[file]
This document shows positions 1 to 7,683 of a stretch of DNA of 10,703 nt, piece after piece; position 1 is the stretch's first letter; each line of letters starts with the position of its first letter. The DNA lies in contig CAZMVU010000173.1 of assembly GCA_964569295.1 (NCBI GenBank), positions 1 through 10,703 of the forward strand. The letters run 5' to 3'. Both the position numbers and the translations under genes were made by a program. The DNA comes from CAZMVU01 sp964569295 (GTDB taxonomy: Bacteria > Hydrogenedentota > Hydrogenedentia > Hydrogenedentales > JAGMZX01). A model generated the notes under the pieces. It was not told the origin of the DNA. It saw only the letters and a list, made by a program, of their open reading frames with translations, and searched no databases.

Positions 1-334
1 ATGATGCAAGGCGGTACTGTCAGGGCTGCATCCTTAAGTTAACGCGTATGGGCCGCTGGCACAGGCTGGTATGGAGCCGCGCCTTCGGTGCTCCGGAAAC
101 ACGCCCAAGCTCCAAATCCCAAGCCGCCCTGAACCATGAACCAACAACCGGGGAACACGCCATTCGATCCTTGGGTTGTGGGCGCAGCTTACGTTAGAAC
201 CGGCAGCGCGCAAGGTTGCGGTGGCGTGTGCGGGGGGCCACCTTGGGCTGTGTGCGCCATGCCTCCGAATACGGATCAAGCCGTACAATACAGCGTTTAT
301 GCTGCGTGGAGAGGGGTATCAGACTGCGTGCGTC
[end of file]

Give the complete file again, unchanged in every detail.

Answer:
This document shows positions 1 to 7,683 of a stretch of DNA of 10,703 nt, piece after piece; position 1 is the stretch's first letter; each line of letters starts with the position of its first letter. The DNA lies in contig CAZMVU010000173.1 of assembly GCA_964569295.1 (NCBI GenBank), positions 1 through 10,703 of the forward strand. The letters run 5' to 3'. Both the position numbers and the translations under genes were made by a program. The DNA comes from CAZMVU01 sp964569295 (GTDB taxonomy: Bacteria > Hydrogenedentota > Hydrogenedentia > Hydrogenedentales > JAGMZX01). A model generated the notes under the pieces. It was not told the origin of the DNA. It saw only the letters and a list, made by a program, of their open reading frames with translations, and searched no databases.

Positions 1-334
1 ATGATGCAAGGCGGTACTGTCAGGGCTGCATCCTTAAGTTAACGCGTATGGGCCGCTGGCACAGGCTGGTATGGAGCCGCGCCTTCGGTGCTCCGGAAAC
101 ACGCCCAAGCTCCAAATCCCAAGCCGCCCTGAACCATGAACCAACAACCGGGGAACACGCCATTCGATCCTTGGGTTGTGGGCGCAGCTTACGTTAGAAC
201 CGGCAGCGCGCAAGGTTGCGGTGGCGTGTGCGGGGGGCCACCTTGGGCTGTGTGCGCCATGCCTCCGAATACGGATCAAGCCGTACAATACAGCGTTTAT
301 GCTGCGTGGAGAGGGGTATCAGACTGCGTGCGTC